Americans Obsessed with North Korea, Overstate Threat

Roughly Half of Americans Think North Korea Can and Will Nuke Them

Though the annual military drill-turned war hysteria surround US relations on the Korean Peninsula usually flies under the radar, Americans are pretty big into the whole North Korea thing this time around, according to new polls and data relating to them.

Pew Research showed large amounts of the American population are following North Korea “very closely” and take the threat “very seriously.” Google data shows a sudden flurry of Google searches about North Korea in the last couple of weeks, jumping it past usually popular searches for Beyonce, who the Washington Post showed has consistently been a more popular topic than the reclusive nation.

Unfortunately, that interest is a mile wide and an inch deep, as despite all of these Google searches Pew’s poll also shows a large number of Americans remain completely ignorant on the matter, with roughly half of the US population believing that North Korea can nuke them right now, and that same number believing that it is going to do so.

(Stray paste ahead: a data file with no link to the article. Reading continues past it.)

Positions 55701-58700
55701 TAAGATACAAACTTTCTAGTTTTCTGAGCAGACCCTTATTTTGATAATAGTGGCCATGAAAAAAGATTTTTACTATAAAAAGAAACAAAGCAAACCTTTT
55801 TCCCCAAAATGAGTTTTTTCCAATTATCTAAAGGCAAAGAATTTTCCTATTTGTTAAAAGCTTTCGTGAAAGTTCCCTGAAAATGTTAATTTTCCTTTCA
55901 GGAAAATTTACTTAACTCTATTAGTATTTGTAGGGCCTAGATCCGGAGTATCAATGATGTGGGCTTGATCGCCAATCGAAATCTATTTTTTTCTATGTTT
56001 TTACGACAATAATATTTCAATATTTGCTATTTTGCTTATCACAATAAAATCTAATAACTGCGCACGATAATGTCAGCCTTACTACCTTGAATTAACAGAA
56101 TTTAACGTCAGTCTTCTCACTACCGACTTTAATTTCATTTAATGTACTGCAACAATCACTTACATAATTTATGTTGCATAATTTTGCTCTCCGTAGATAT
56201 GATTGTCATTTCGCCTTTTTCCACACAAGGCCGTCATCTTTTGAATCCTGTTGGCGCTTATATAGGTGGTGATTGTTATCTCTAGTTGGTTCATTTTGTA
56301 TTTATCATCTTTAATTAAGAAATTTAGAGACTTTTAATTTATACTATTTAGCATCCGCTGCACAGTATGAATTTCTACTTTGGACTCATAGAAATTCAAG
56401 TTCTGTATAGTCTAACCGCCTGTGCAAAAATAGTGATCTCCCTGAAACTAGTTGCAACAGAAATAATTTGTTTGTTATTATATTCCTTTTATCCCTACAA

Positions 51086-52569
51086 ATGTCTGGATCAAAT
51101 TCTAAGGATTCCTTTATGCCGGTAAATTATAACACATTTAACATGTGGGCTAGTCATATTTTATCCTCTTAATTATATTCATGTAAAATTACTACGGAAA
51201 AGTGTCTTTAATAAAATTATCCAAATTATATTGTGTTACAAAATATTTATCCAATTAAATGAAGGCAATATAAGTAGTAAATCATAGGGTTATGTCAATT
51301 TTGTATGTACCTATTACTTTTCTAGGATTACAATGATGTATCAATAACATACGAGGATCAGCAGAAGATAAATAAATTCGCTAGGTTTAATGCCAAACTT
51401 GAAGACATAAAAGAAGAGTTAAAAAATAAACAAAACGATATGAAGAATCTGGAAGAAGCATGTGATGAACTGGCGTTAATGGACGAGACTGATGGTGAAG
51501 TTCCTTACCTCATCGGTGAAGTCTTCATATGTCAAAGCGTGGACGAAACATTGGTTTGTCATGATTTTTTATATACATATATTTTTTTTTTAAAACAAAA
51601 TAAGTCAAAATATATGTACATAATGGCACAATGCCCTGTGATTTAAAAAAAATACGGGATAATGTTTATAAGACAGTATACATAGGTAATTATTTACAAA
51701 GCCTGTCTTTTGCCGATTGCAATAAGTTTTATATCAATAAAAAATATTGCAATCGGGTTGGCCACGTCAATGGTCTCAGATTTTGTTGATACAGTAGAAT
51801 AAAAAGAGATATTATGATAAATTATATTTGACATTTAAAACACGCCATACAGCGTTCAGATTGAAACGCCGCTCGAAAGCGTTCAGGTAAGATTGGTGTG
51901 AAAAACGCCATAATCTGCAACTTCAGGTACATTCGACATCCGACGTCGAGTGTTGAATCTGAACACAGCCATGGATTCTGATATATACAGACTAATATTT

The polling data appears to be the consequence of constant unanalysed reporting of North Korea’s threats, published in their own state media and echoed across the world, coupled with the Obama Administration’s response, which isn’t to point out their technological inability of North Korea to do any of these things, but is rather to claim dubious military capabilities of their own that will totally counter them.

North Korea threatens attack with nuclear weapons they don’t have on targets they can’t hit, and the US retorts that they will use a missile defense system they don’t have to shoot down the missiles that aren’t coming. The story is completely full of holes, but apparently the narrative can still hold an audience, at least for a few weeks.

Author: Jason Ditz

Jason Ditz is Senior Editor for He has 20 years of experience in foreign policy research and his work has appeared in The American Conservative, Responsible Statecraft, Forbes, Toronto Star, Minneapolis Star-Tribune, Providence Journal, Washington Times, and the Detroit Free Press.